Although Glenn is back at work, the state still has time to ask for a rehearing from the full 11th Circuit Court of Appeals or take the case to the U.S. Supreme Court, Nevins said.
The state has 21 days from the Dec. 6 ruling to ask the full 11th Circuit Court for a rehearing of the case and also has 90 days from the ruling to petition for writ of certiorari to the U.S. Supreme Court, according to a spokesperson at the 11th Circuit Court.
After the Dec. 6 ruling, Glenn said returning to work was what her case was about.
“I never should have been fired in the first place,” she said. “This was a job I loved and I was good at it.”
Judge Rosemary Barkett wrote the unanimous ruling, stating, “The question here is whether discriminating against someone on the basis of his or her gender non-conformity constitutes sex-based discrimination under the Equal Protection Clause. …We hold that it does.”
The ruling goes on to state, “All persons, whether transgender or not, are protected from discrimination on the basis of gender stereotype. For example, courts have held that plaintiffs cannot be discriminated against for wearing jewelry that was considered too effeminate, carrying a serving tray too gracefully, or taking too active a role in child-rearing.
“An individual cannot be punished because of his or her perceived gender-nonconformity. Because these protections are afforded to everyone, they cannot be denied to a transgender individual,” the ruling states.
Glenn started working as a legislative editor for the Georgia General Assembly in 2005 as a man, Glenn Morrison. That same year she was diagnosed with Gender Identity Disorder.
When she informed her supervisors of her plans to transition from male to female, her boss, Sewell Brumby, legislative counsel at the time, fired her.
Brumby stated during court depositions that the thought of someone with male sexual organs in women’s clothing was “unsettling” to him, was “something I don’t like to think about,” and was something he viewed as “unnatural.” Brumby also freely admitted he thought Georgia legislators would think Glenn’s presence at the Capitol would be “immoral.”
Long legal battle
2005: Vandy Beth Glenn begins work as a legislative editor at the Georgia General Assembly as a man, Glenn Morrison. This same year, Glenn is diagnosed with Gender Identity Disorder. October 2006: Glenn informs her immediate supervisor, Beth Yinger, of her plans to transition from male to female in 2007 while continuing to work. Yinger tells Glenn she sees no problem and informs Sewell Brumby, the legislative counsel for the General Assembly. July 2007: Glenn reiterates to Yinger her plans to transition from male to female. September 2007: Glenn loans Yinger a photo album with pictures of her with long hair, in female clothing and wearing makeup and also gives Yinger educational materials about workplace gender transitions. Yinger passes the information to Brumby. Brumby tells Yinger he will consult with the leadership of the General Assembly about Glenn’s plans for gender transition. Oct. 16, 2007: Brumby fires Glenn. Brumby tells Glenn that “her gender transition and presentation of herself as a woman would be seen as immoral, could not happen appropriately in the workplace in which Glenn worked and would make other employees uncomfortable.” July 2, 2008: Glenn, represented by Lamba Legal, files a federal civil lawsuit in the United States District Court for the Northern District of Georgia. The lawsuit states Glenn was illegally fired based on sex discrimination because she did not fit the gender stereotypes of how Brumby believed a woman should appear. October 2008: Defendants in Glenn’s case file motion to dismiss. June 2009: U.S. District Court denies defendants’ motion to dismiss and the case continues. September 2009: Both sides file for summary judgment. July 2010: U.S. District Court Judge Richard Story rules in favor of Glenn, saying she was illegally fired based on sex discrimination. Aug. 3, 2010: Judge Story orders Glenn reinstated to her job at the General Assembly. The state’s attorney asks Glenn not be reinstated to her job during the appeals process. Aug. 6, 2010: Judge Story rules Glenn not be allowed to return to work during the appeals but orders the state begin paying her the salary she received when fired as well as benefits. Dec. 1, 2011: A panel of three judges on the Eleventh Circuit Court of Appeals hears oral arguments from the state and Lambda Legal in Glenn’s case. Dec. 6, 2011: The appeals court panel rules in favor of Glenn, ruling that she is the victim of sex discrimination based on her gender nonconformity. Dec. 9, 2011: Glenn returns to work at the legislature.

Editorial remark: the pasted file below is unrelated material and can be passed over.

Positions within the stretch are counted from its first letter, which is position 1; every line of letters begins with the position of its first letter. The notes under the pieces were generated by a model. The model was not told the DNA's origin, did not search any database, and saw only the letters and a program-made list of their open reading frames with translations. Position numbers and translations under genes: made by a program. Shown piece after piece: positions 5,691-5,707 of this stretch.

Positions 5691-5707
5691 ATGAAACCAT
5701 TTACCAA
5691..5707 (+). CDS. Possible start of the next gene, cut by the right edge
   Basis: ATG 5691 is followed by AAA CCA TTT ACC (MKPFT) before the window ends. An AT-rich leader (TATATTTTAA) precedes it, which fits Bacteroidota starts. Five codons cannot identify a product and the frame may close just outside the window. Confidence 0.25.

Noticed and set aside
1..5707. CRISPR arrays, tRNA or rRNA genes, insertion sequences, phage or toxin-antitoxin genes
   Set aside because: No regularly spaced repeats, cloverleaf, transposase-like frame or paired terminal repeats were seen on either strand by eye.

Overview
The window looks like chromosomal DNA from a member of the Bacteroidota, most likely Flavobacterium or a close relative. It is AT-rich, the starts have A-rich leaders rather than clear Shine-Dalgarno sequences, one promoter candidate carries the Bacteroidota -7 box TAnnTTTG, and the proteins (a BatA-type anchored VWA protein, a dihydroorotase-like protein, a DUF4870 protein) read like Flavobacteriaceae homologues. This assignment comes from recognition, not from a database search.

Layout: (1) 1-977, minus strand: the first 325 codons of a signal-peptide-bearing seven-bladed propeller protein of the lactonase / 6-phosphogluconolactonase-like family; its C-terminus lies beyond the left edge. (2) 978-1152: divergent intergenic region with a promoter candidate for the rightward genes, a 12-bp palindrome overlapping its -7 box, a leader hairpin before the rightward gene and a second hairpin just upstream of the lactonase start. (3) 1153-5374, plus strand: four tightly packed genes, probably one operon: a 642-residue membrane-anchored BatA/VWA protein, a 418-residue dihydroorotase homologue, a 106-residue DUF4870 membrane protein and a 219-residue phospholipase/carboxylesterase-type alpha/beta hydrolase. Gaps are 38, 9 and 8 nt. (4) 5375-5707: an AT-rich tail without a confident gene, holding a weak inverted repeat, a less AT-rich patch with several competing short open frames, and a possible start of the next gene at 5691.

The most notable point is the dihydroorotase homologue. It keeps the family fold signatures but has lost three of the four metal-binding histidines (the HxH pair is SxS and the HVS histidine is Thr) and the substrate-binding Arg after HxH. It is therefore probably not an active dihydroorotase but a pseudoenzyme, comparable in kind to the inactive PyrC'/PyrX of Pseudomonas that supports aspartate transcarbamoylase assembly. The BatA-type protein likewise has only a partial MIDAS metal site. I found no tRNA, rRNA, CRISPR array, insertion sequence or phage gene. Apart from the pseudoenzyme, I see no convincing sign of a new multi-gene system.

Top photo: Lambda Legal attorney Greg Nevins with Vandy Beth Glenn, who returned last week to her job as a legislative editor at the Georgia General Assembly. (by Dyana Bagby)